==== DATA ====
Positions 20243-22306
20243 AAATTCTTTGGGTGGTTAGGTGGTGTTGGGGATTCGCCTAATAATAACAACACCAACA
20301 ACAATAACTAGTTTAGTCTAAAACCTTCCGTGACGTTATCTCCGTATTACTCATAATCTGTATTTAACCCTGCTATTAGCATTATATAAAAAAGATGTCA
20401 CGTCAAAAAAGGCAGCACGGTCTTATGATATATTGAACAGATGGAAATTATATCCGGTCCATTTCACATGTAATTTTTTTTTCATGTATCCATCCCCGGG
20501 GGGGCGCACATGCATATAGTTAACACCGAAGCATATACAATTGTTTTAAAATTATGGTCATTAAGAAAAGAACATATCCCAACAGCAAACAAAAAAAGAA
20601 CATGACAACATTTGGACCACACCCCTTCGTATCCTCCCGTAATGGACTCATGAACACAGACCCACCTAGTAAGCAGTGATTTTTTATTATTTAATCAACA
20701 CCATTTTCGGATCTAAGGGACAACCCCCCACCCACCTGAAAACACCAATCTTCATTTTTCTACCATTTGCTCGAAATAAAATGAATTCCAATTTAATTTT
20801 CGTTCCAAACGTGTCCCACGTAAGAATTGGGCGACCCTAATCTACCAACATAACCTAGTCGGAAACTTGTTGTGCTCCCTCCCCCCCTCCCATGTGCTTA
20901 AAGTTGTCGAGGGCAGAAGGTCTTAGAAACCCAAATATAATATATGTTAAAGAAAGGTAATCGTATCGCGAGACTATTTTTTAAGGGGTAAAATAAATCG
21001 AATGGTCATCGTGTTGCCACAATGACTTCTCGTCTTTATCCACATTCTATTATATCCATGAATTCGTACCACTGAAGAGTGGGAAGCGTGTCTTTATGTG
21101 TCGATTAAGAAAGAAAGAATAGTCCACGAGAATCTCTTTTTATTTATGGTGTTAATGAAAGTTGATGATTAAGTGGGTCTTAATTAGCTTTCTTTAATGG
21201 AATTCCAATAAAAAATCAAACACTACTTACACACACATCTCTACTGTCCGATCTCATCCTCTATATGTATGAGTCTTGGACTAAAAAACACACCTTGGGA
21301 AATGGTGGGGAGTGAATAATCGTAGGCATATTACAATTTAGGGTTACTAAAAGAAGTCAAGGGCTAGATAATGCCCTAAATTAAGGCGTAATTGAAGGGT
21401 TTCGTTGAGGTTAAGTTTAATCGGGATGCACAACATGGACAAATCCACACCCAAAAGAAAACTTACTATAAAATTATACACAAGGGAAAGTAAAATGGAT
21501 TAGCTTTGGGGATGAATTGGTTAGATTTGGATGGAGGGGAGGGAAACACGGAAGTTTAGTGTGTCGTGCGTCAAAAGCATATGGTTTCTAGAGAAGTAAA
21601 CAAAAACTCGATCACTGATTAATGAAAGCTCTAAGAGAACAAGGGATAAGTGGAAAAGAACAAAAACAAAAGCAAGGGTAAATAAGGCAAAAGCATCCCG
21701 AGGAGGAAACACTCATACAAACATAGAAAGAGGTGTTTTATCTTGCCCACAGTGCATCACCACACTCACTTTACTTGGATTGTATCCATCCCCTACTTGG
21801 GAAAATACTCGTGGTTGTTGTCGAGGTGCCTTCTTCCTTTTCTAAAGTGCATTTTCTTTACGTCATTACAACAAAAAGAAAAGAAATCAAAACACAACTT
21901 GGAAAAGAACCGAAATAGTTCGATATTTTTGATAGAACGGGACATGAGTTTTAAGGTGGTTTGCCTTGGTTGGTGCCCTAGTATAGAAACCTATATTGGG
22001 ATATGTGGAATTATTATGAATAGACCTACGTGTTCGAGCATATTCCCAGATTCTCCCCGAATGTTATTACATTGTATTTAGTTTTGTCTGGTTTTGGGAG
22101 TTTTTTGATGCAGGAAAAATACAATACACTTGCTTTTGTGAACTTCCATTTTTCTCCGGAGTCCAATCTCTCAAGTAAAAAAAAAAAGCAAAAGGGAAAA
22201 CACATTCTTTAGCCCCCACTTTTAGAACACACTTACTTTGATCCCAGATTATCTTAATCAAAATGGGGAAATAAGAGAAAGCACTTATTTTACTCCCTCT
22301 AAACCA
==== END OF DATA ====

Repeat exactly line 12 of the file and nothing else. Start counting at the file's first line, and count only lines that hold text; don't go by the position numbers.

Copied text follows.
21201 AATTCCAATAAAAAATCAAACACTACTTACACACACATCTCTACTGTCCGATCTCATCCTCTATATGTATGAGTCTTGGACTAAAAAACACACCTTGGGA